Equine digital laminae span between the surface of the distal phalanx and the inner hoof wall. Laminae are composed of 500 to 600 vertical folds of keratinized epidermal tissue (the primary epidermal laminae), which are contiguous with the inner hoof wall, and interdigitated folds of connective tissue (the primary dermal laminae), which are contiguous with the distal phalanx.1 Each fold of primary epidermal and dermal laminae has 150 to 200 interdigitated folds of secondary laminae, which results in a greatly expanded contact area between these tissue layers. The secondary epidermal and dermal laminae join at a basement membrane, which is a meshwork of collagen fibers and laminins cross-linked and anchored via hemidesmosomes to basal epithelial cells residing at the boundary of the epidermal laminae.2 The basement membrane is tethered to tensile collagen fibers of the dermal laminae, which are bound by a variety of ECM components to each other and to integrins expressed by cells on both sides of the membrane,3 which ensures integrity of the 2-layer structure. The basal epithelial cells give rise to keratinocytes that move outward toward the hoof wall and, analogous to skin epidermal cells, increase their keratin content, generate a cornified cell envelope, and undergo terminal differentiation.4,5

The digital laminae resist force imposed by the deep flexor tendon through the distal phalanx to the dermal attachments to the bone.6–8 They also support the vertical load of the horse and accommodate compression and stretch deformation created by the flexing, twisting, and tilting of the hoof capsule under various loading conditions. In addition, the laminae absorb a portion of the concussive shock imposed when the hoof strikes a solid surface. Concussive shock most likely dissipates in the hoof by freedom of movement of hydrated keratin fibers within the epidermal laminae and transfer of load from the hoof wall to the dermal connective tissue and distal phalanx through the basal epithelial cell layer. Therefore, basal epithelial cells are subjected to biomechanical stress and concussion waves of various amplitude and frequency.

Analyses via model systems reveal that cells adapt to constant and discontinuous mechanical stress through mechanoreceptor signaling.9,10 In this regard, chondrocyte explants that are subjected to dynamic compression within a tolerable range respond via elevated production of ECM,9 including elevated production of large polysulfated proteoglycans. Given that equine digital laminae are also subject to dynamic compression or stretching, they may also have a highly specialized ECM that is rich in polysulfated proteoglycans. Indeed, the gene encoding ADAMTS-4, which is a secreted enzyme that regulates turnover of large polysulfated proteoglycans in the ECM, is expressed in laminae of healthy horses,11 which suggests that its substrates may also be present in the tissue.

The main substrates of ADAMTS-4 in peripheral tissues are aggrecan and versican.12 These proteoglycans have GAG attachment domains that can be heavily substituted with chondroitin sulfate side chains and, in the case of aggrecan, keratan sulfate side chains.13–15 Versican is composed of 4 domains: an N-terminal G1 domain, which has the hyaluronan-binding site; an αGAG domain, which has sites for attachment of chondroitin sulfate side chains; a βGAG domain, which has sites for attachment of chondroitin sulfate side chains; and a lectin-like C-terminal domain, which has 2 epidermal growth factor–like motifs.16 There are 4 splice variants (isoforms) of versican: the V0 isoform, which has all 4 domains in the same order; the V1 isoform, which has only G1, βGAG, and C domains; the V2 isoform, which has only G1, αGAG, and C domains; and the V3 isoform, which has only G1 and C domains and lacks GAGs.17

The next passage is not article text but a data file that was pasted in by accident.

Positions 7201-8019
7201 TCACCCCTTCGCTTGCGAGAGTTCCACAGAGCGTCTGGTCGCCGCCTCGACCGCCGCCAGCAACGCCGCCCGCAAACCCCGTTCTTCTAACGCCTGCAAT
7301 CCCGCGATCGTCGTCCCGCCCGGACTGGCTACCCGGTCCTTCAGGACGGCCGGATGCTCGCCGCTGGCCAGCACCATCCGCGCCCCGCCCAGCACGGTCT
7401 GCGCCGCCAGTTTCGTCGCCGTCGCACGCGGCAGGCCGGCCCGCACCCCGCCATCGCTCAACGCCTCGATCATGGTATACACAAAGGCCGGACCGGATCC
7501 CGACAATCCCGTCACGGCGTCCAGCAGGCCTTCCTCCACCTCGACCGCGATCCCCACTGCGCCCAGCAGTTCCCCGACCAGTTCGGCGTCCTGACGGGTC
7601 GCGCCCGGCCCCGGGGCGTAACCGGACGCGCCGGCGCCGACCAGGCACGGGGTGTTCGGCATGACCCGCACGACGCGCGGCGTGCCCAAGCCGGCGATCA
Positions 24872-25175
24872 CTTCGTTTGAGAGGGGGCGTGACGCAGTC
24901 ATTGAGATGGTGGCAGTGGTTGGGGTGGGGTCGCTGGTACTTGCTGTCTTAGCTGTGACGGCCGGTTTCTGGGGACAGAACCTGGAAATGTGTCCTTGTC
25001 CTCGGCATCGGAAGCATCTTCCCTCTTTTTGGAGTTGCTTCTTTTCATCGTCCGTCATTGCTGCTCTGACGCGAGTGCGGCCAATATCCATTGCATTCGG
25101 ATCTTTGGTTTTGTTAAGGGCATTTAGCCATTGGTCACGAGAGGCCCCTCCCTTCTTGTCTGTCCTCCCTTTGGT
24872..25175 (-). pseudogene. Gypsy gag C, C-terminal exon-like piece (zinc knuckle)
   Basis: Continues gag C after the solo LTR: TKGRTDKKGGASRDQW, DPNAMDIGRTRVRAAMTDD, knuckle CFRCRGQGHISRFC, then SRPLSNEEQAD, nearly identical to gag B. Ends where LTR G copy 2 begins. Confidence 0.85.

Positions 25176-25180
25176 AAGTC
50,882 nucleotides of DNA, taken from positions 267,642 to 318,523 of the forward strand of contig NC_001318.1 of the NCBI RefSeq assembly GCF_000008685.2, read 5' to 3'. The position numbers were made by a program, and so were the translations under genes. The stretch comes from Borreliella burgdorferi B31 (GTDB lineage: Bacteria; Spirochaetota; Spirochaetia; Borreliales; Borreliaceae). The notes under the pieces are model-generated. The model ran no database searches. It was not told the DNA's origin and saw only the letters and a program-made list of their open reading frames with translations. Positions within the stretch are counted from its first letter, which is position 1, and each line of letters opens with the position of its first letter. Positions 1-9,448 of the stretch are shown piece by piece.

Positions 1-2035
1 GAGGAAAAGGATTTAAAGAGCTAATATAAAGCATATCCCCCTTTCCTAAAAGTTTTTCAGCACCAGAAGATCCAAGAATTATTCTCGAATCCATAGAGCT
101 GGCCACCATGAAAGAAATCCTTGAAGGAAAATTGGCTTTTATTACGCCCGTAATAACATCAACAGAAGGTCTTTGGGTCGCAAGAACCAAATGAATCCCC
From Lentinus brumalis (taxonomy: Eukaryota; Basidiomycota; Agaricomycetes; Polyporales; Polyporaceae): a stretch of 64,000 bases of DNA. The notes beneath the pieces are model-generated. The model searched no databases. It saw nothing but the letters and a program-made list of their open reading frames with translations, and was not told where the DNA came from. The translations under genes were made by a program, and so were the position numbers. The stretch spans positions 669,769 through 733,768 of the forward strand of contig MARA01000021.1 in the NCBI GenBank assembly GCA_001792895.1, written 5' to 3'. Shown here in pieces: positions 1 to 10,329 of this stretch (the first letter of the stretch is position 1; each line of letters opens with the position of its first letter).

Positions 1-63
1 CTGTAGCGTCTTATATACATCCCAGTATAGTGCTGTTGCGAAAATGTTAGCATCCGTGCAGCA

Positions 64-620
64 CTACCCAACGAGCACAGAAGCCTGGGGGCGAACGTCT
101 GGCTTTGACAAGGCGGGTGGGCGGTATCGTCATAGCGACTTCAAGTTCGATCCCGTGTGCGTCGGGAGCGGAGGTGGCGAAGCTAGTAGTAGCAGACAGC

Both aggrecan and versican have a hyaluronan binding site in the N-terminal G1 domain, which facilitates assembly of massive and highly charged macromolecular complexes in the ECM. The anionic groups on the GAGs carry with them positively charged counterions, such as Na+, that create an osmotic gradient and draw water into the tissue. The resulting hydrated gel protects tissue from compression deformation.13,18,19 Given that laminae express the gene encoding ADAMTS-4 and are subjected to biomechanical and concussion stress, it was of interest to determine expression and localization patterns of ADAMTS-4 and its proteoglycan substrates in the laminae. The purpose of the study reported here was to determine whether ADAMTS-4 and its substrates are present in healthy laminae and whether they localize within basal epithelial cells of the secondary epidermal laminae rather than in the ECM.

Materials and Methods

Sample—Laminae of the forelimb hooves were collected from 8 healthy horses as previously described.20,21 Briefly, healthy horses were anesthetized and the distal aspect of the right forelimbs was detached at the metacarpophalangeal joint; horses were euthanized immediately thereafter in accordance with protocols approved by the Institutional Animal Care and Use Committee of the University of Missouri College of Veterinary Medicine. Excised hoofs were sectioned with a band saw, and segments of lamina (approx 5 × 5 × 5 mm) spanning from the inner hoof wall to the outer surface of the distal phalanx were dissected with a sharp scalpel and flash frozen in liquid nitrogen for molecular and biochemical analyses. For immunofluorescent microscopy, segments were embedded in a commercial preparation of water-soluble glycols and resinsa and frozen over dry ice (6/8 laminae). All segments of laminae were processed or frozen within 5 minutes after detachment of the distal aspect of the right forelimb.